Saturday, August 25, 2012

Seeker Design Idea

I've been racking my brain trying to find an underlying mechanic for The Seeker for a good while now. Seeker is supposed to be about seeking. It's supposed to be about the benefits of efficiency and bureaucracy. But how do you make that into a game?

Idea One: Coverage, The 'Neural' Mesh, and Scanning All The Things

My initial thought was to make it a game about scanning the MOST of an area. Scanning would 'infect' that scanned object, creating a kind of 'neural' mesh that would, upon reaching a certain threshold, calculate the position of the Seeked ship. Kind of like a CRC hash that can be used to determine if there's something wrong with a file.

The player would start the game by scanning stuff. Ships made the most sense. Large ships provided larger scanned areas. If ships were grouped in close enough proximity, they would infect each other, which would, in turn, increase the total scanned area. Also, buildings could be scanned. The player would have to find structures with certain qualities that could be scanned, also increasing the scanned area.

A map (like fog-of-war in Warcraft/Starcraft) or a simple percentage would let the player know how much of the current level they've scanned. Once that percentage reaches some threshold, the Seeker would be alerted to the position of the Seeked and the chase would begin.

To make things more difficult, later on there would be NPCs or obstacles that would 'disconnect' parts of the 'neural' network created by the player. The player would have to prevent these NPCs and obstacles from decreasing the scanned area by disabling, destroying, or blocking these things.

My biggest beef with this mechanic is that meeting the coverage threshold is open-ended. If the player never reaches the threshold, the game never proceeds. This could be good or bad, but I view it as a negative because there is not a lot of skill required to scan things. The player must avoid the NPCs and other obstacles, but there is nothing pushing the player to improve themselves. In my opinion, this becomes a boring game.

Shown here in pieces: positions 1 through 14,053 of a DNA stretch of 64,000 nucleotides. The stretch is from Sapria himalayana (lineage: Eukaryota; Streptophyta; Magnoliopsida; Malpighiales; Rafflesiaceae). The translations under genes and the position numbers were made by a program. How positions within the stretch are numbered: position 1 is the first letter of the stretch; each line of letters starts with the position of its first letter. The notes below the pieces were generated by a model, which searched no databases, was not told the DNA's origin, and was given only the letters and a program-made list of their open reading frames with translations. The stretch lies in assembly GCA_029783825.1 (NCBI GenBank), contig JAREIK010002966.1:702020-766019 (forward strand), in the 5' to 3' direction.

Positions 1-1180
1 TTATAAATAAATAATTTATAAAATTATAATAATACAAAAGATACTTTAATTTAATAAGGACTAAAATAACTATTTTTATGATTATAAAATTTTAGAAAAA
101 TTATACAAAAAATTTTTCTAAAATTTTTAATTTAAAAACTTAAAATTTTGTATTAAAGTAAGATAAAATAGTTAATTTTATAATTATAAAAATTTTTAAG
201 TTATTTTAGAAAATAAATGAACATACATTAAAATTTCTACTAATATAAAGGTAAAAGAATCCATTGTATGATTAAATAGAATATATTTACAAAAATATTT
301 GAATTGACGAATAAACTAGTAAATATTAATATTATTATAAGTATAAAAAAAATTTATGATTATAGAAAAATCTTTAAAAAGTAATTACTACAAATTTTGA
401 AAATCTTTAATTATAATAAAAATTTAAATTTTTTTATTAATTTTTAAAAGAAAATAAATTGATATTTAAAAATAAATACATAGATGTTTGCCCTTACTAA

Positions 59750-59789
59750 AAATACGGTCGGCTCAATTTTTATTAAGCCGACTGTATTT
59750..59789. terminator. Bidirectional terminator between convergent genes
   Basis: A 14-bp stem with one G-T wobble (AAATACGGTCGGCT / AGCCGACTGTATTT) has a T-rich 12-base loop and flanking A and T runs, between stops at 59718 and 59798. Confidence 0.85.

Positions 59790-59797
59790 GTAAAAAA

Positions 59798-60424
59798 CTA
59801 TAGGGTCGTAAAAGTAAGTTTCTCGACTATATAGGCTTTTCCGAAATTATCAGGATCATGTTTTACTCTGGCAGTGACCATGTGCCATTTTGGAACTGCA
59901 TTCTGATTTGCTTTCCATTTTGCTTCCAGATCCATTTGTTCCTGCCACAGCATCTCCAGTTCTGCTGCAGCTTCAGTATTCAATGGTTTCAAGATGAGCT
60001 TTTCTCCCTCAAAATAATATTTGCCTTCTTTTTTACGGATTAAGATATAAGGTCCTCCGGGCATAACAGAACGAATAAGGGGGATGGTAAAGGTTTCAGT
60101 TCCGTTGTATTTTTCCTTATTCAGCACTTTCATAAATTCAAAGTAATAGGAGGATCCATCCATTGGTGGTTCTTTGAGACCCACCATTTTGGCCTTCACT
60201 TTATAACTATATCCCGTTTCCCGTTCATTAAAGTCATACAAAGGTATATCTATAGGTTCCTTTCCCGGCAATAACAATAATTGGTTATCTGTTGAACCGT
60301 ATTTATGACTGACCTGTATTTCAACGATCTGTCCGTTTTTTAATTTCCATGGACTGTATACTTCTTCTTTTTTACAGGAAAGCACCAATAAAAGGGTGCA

Idea Two: Planning, Traps, and Time Limits
So, because one of my major gripes with the first idea is the open-endedness of the scanning task, my second idea starts with a time limit.

The player is time-boxed for some arbitrarily short period of time. Let's say 1 minute, 30 seconds. During this time, the player must set up as many traps, scan as many ships (for coverage), and block off as many areas as possible (to limit the play area).

After the 1:30 mark, the Seeked will activate and begin moving about. Very similar to the first idea, if the player enters an area of coverage, the Seeker is notified and can go find the Seeked ship.

Traps may include things that disable weaponry, reduce maximum speed (traps would be dropped like datamines). (Certain traps make more sense once the number of enemies increases)

The player's job during this time will be to watch for Seeked notifications, travel between Extremist-targeted sites, and scan ships in search of the Seeked.

This idea splits the game up into two stages: Setup and Action. (one could argue three stages, but I'm going to keep it at two). Both stages are engaging, but in different ways. The Setup stage begins to resemble the setup stage of a Tower Defense game. The player builds their defenses, enemies swarm the defenses trying to get to the target, the player either defeats the enemies or the enemies make it to the target. However, in Seeker, the player gets a chance to play an active role during the enemy attack.

I like this idea more because there are specific goals and hard limits. The limits force you to make hard decisions and sacrifice one strategy over another. It provides a context by splitting the game into discrete phases.

I also think having a 'setup' stage translates well into the different mission types discussed.

Some thought still needs to be put into these designs, but we're getting closer to a solution.

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